Bio

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I was born and raised in the UK where I was lucky enough to have a decent education, a roof over my head and food in my belly. I was taught the most useful things I know at Wodensfield Primary School, Wolverhampton: play nicely with others; share what you have; don’t say nasty things and don’t run with scissors. Most other things I learned at King Alfred High School, Somerset. In 2004 after gaining a respectable set of grades I went to read for a physics degree at The University of Warwick. I rowed, climbed and danced through four years of intense study at Warwick, made some lifelong friendships and finally left with paper in a tube.

In 2008 I made my way to Australia to study for a PhD in experimental quantum physics. I carried out cutting edge research at The University of Queensland with almost a dozen others, known collectively as the Quantum Technology Lab. We worked together to solve problems and invent new ones all in the name of our ultimate goal: to build an optical quantum computer. 

Upon graduating I transitioned into solid-state physics and started postdoc at The University of New South Wales in a bid to broaden my horizons scientifically. Here, we manipulated single phosphorus atoms inside a silicon substrate to perform quantum operations on individual electron particles, in essence we were operating at the very limit of electronic capabilities. The work I did in the Atomic Fabrication Facility taught me a lot about solid-state physics and by the end of my time here we had learned a lot about the ultimate limitations of this approach for building a quantum computer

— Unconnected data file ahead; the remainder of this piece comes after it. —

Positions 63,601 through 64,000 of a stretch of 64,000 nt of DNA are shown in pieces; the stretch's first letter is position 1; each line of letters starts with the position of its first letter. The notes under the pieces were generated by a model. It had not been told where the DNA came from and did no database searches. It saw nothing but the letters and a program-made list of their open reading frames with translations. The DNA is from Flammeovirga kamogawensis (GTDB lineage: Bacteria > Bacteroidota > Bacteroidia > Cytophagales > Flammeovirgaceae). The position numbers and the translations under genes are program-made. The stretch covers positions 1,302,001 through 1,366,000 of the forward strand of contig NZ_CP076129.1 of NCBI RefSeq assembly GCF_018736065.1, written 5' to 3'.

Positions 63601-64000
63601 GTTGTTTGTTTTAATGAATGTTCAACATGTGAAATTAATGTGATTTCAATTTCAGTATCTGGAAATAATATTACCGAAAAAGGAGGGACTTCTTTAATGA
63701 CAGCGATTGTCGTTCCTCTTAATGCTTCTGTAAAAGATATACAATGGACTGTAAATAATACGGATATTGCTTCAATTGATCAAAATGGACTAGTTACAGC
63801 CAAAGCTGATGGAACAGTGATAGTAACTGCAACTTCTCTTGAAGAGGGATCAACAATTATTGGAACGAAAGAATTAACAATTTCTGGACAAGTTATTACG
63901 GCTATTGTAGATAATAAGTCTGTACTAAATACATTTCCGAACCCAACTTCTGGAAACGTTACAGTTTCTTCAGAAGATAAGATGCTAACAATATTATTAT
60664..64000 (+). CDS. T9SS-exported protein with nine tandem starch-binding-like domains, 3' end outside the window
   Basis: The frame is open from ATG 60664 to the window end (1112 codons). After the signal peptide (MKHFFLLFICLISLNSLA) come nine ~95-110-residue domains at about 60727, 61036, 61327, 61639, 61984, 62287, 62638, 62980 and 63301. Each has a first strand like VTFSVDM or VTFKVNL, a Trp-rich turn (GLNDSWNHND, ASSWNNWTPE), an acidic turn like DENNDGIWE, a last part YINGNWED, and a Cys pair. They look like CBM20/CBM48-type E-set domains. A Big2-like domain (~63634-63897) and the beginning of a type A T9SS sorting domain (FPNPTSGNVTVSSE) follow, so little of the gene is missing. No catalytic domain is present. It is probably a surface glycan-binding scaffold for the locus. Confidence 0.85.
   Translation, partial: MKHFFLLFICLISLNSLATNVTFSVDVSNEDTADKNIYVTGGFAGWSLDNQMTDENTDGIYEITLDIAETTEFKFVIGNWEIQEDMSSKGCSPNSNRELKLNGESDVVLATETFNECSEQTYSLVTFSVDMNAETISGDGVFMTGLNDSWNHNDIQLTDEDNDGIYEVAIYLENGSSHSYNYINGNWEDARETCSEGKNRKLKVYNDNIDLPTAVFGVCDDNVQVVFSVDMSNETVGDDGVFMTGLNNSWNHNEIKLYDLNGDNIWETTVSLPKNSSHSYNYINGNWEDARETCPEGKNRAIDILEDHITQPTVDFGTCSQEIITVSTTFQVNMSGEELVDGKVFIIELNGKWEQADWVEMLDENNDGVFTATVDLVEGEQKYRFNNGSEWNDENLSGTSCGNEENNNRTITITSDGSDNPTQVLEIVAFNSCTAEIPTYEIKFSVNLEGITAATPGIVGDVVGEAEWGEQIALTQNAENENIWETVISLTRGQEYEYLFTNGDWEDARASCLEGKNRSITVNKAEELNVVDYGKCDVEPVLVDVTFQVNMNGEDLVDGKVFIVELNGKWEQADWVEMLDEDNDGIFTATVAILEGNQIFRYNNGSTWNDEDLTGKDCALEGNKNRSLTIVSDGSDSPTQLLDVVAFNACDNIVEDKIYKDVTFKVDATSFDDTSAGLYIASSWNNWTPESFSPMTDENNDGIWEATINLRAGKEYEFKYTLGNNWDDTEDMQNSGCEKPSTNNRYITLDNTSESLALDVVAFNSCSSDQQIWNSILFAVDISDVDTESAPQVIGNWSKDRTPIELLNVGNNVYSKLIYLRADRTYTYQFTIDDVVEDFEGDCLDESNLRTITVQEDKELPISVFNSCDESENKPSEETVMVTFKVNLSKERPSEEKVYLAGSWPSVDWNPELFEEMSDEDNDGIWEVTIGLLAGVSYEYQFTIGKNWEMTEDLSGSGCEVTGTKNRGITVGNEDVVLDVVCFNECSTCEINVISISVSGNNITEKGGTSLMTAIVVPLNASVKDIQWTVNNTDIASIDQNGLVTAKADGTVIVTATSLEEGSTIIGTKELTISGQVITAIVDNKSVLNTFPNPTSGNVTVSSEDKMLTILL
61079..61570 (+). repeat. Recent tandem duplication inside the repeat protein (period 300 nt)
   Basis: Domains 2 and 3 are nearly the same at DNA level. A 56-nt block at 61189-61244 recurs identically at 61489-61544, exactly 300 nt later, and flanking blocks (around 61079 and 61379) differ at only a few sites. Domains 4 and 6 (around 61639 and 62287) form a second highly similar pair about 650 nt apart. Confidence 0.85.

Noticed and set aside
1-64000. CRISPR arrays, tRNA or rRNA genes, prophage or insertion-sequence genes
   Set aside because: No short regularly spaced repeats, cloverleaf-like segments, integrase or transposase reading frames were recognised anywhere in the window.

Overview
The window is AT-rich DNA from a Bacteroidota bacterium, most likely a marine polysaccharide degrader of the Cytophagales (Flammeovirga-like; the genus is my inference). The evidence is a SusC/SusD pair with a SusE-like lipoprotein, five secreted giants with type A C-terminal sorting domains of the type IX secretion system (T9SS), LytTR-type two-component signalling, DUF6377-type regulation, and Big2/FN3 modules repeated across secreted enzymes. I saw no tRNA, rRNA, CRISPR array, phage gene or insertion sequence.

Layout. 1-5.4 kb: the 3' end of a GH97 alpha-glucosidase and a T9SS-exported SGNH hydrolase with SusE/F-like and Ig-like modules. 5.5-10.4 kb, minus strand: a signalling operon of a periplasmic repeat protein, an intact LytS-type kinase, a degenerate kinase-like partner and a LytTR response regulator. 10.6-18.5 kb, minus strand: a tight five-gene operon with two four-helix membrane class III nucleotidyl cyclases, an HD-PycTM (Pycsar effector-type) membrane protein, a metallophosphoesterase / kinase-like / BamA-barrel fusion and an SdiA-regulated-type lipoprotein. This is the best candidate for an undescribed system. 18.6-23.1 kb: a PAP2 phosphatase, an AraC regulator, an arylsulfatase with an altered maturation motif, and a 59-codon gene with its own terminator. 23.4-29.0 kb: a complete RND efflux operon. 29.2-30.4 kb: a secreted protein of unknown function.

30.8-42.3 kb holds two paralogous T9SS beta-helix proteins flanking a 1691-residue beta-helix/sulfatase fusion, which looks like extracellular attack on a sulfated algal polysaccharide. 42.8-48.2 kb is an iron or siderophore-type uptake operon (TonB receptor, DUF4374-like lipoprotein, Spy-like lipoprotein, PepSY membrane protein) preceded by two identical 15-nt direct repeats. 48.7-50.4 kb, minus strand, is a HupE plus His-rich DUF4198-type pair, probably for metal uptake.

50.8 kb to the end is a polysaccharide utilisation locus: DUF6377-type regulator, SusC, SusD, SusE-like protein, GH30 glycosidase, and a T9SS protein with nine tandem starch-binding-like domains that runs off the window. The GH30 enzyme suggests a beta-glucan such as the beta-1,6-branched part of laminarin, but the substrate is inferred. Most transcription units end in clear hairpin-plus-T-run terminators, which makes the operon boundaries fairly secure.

In 2016 I moved to the Niels Bohr Institute in Copenhagen as Assistant Professor in the Quantum Photonics Group. Here I am a proud holder of a Marie Curie Skłodowska Fellowship from the European Union and am working towards building multi single-photon sources using quantum dot emitters. Ultimately we hope to demonstrate the quantum computers can outperform their classical counterparts, this is often referred to as quantum supremacy.

It’s not all work though. Check out the site and find out more.